Christopher Kennedy to leave Merchandise Mart, boost Illinois
BY NEIL STEINBERG firstname.lastname@example.org June 23, 2011 7:22PM
Updated: September 29, 2011 12:32AM
Chris Kennedy, who has worked at the Merchandise Mart for nearly a quarter century, is quitting “the greatest job in America.”
He will step down as president of MMPI — the owner of the Mart and other properties, plus trade shows — by July 22.
“I don’t want to be a one-trick pony,” Kennedy said, explaining why he’s leaving the organization he joined as an analyst in 1987.
“This is the start of my 25th year,” Kennedy told me, in his fourth-floor office Wednesday. “I don’t want to do this forever. New ideas have to be invested in, it’s the only way to save the economy in Illinois, I’ve been preaching that for years now and it’s time I went and did something about it.”
The new president will be Mark Falanga.
Kennedy is the son of Robert F. Kennedy, who was slain campaigning in 1968. Despite popular perceptions, the Mart was neither built by the Kennedys nor do they own it now. The 4.2 million square foot behemoth was built by Marshall Field & Co. in 1930, bought by Joseph P. Kennedy, Chris Kennedy’s grandfather, in 1945, and sold by the family to Vornado Realty Trust in 1998.
Kennedy, 47, will continue to have a financial stake in Vornado; he will also remain chairman of the board of trustees of the University of Illinois.
I asked him what kind of businesses he hopes to develop. He said it would have been wrong for him to even think along those lines while running MMPI.
“I can’t start businesses for myself while I’m working for a publicly traded company,” he said. “These big research universities like U. of I., Northwestern, U. of C. are kicking off great ideas all the time. I’m in a unique position to get close to that. I hope to invest in new ideas, start new companies, employ people, pay taxes, protect our state.”
And if you’re wondering why he was telling this to me, of all people, well, I guess the short answer is, because we’re friends.
But friendship for me involves stating opinions bluntly — that’s probably why I have so few — and my concern for Kennedy is that, given the inherent difficulty of turning ideas into businesses, that he’ll somehow never quite find the right new idea to throw his boundless energy and financial heft behind.
That’s what I would worry about were I in his position, with a comfortable lifestyle and a large family and no need to earn money.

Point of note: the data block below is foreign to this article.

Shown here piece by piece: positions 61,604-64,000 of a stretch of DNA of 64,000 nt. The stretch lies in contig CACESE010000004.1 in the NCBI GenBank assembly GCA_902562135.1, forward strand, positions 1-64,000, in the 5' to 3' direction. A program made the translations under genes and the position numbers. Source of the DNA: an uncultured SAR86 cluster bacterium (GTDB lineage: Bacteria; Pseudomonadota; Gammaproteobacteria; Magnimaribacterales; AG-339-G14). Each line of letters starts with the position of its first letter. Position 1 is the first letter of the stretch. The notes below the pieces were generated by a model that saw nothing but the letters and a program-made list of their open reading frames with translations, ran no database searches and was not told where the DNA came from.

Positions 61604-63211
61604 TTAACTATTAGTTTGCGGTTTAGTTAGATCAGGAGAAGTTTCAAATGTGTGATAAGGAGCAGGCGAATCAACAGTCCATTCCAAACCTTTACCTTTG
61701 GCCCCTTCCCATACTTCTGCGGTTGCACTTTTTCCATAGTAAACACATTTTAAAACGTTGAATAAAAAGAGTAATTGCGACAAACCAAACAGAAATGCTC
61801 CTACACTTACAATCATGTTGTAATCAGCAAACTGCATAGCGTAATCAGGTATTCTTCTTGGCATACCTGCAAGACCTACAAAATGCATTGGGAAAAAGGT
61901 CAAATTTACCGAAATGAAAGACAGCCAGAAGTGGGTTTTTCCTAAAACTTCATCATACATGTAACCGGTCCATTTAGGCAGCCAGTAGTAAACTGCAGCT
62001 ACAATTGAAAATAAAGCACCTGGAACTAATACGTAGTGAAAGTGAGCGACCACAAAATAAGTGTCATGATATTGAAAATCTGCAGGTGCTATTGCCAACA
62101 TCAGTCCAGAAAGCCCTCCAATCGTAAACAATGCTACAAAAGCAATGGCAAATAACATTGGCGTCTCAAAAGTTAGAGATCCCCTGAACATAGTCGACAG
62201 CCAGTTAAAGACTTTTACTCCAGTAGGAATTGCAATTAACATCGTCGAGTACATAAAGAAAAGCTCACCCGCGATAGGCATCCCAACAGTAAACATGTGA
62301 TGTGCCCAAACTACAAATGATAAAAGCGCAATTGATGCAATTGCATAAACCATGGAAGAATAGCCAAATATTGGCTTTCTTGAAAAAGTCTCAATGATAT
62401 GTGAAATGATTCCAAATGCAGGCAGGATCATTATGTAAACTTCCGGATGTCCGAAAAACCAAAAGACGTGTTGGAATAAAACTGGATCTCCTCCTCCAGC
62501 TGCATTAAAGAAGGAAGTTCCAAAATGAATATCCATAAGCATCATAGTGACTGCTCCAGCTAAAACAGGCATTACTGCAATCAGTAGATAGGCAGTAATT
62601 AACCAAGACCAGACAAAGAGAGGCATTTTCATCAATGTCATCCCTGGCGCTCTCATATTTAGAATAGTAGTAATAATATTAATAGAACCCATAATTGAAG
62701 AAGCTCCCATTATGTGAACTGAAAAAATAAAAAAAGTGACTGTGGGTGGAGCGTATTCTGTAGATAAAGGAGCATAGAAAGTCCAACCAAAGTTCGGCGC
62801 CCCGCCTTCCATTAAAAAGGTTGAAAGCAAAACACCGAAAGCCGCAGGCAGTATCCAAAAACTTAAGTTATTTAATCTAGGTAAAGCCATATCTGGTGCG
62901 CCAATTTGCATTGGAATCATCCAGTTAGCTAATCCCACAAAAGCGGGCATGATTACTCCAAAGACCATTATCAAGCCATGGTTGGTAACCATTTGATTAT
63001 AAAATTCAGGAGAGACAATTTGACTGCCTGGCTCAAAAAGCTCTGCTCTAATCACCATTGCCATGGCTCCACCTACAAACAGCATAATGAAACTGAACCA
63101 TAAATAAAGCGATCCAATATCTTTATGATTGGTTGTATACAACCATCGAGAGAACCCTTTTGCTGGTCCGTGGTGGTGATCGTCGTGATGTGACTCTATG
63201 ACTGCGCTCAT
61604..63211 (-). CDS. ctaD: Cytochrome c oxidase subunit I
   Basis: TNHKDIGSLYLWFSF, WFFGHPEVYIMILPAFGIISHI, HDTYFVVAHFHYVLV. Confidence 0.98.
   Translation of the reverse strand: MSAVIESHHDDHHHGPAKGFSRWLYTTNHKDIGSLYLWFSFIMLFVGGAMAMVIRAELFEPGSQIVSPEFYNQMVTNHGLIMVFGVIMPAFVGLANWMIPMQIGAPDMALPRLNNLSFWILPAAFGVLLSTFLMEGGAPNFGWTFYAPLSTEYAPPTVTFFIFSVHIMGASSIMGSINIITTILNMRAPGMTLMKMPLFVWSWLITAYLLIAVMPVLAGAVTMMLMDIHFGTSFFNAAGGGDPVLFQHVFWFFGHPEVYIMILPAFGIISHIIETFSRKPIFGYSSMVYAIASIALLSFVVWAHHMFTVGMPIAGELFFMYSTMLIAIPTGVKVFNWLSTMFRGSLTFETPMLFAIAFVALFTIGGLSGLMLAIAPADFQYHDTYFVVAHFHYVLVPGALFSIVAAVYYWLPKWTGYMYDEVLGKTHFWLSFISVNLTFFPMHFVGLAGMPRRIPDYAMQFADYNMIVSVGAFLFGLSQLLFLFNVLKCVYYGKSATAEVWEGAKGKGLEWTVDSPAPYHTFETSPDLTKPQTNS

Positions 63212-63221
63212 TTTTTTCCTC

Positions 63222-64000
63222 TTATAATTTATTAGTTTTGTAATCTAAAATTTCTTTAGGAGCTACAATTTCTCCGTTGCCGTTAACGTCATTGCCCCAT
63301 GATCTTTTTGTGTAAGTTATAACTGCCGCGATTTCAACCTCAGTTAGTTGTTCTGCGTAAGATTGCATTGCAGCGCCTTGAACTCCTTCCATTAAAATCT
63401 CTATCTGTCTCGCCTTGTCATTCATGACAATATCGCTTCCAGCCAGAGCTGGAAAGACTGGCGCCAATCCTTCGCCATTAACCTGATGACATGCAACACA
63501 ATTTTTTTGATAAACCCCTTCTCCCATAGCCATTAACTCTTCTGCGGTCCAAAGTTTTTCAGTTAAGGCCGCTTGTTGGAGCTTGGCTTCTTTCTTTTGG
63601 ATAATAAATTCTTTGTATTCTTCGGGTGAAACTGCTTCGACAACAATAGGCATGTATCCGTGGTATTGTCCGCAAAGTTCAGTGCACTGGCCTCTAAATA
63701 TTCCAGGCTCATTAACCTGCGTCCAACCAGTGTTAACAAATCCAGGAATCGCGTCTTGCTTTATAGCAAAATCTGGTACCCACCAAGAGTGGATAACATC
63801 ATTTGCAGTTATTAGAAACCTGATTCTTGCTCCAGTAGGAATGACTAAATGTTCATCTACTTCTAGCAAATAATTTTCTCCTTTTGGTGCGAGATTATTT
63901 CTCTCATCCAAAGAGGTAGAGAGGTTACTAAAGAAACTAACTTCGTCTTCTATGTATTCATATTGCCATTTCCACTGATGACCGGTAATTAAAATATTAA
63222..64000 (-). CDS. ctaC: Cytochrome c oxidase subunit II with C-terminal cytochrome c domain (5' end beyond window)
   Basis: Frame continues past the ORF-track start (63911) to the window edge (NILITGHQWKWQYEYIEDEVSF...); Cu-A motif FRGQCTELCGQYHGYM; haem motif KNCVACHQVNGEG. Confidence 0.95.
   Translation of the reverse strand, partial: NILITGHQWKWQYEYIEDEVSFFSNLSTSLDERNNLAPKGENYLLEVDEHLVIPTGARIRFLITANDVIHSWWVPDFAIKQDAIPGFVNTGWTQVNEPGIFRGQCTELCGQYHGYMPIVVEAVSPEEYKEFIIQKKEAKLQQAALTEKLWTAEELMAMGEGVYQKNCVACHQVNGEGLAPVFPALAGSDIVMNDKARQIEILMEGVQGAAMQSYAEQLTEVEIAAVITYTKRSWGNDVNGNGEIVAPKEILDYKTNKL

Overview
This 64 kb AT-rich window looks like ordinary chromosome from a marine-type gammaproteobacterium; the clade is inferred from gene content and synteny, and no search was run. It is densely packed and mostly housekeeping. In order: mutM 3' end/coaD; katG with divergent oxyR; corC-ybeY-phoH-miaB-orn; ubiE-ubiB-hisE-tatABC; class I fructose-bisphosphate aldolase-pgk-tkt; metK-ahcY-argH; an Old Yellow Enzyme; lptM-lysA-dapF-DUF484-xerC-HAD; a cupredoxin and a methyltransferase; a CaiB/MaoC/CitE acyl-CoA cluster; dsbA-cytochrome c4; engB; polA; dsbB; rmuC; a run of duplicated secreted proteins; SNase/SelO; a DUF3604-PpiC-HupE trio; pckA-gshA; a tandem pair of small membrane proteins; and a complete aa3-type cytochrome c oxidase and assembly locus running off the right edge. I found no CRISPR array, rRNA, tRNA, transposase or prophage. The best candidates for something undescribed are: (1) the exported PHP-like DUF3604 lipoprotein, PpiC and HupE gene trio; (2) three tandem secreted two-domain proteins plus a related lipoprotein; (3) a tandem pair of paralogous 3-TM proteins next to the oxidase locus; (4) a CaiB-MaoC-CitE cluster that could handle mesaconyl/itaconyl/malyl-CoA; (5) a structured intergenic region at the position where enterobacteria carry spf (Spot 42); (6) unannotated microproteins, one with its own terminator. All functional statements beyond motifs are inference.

Kennedy says that won’t be a problem.
“Serving a larger community is critical to my happiness,” he said. “I think I can do that. I would have nothing but regret if I did one thing all my life. I’ve a restless mind and an active spirit, so I think I’ll begin working on ideas as soon as my official role as president ends in a month. I have great confidence.”
Tune your radios to 91.5 FM
Life has a way of nudging writers into public relations, whether they want to go there or not, and when they pass over to the dark side, they often vow to continue their creative endeavors as a hobby. Inevitably they don’t, which, given the quality of the average piece of creative writing, may not be a bad thing.
But for those who hold to the dream, you have a new patron saint: Jack Zimmerman.
Jack, novelist, former newspaper columnist, is subscriber relations manager at The Lyric Opera of Chicago, as well as performing other vital roles. He’s the guy who walks onto the stage before star-crossed performances to deliver the bad news: the tenor has a cold.
But he never stopped writing stories about his youth on the South Side of Chicago.
I stopped by The Cliff Dwellers Club Wednesday to hear Jack read, backed by a jazz trio led by his son Andrew. His stories are fine and funny and closely observed.
Jack will be reading one of his tales on Garrison Keillor’s A Prairie Home Companion this Saturday night, broadcast from Ravinia on WBEZ, and since I know some writers will wonder, “How did he land THAT gig?” I will tell you. It happened like this:
Keillor, looking for local musicians for his program, contacted Magda Krance at the Lyric. She recommended soprano Kiri Deonarine — who will perform Saturday too — and also sent along the YouTube link of Jack reading a story. Keillor took one look and invited him on the show. The irony is that Jack was a publicist at Ravinia for seven years. I’d wish him luck, but the man doesn’t have a nerve in his body. Anybody who could not only bribe a cop, but dicker down the bribe, not just tune a piano but break a piano apart with a sledgehammer and toss the pieces into a vacant lot — Jack has done all these things — will have no problem reading a story. Have fun Jack; tell Garrison Keillor I think he’s the most enduring American humorist since Mark Twain.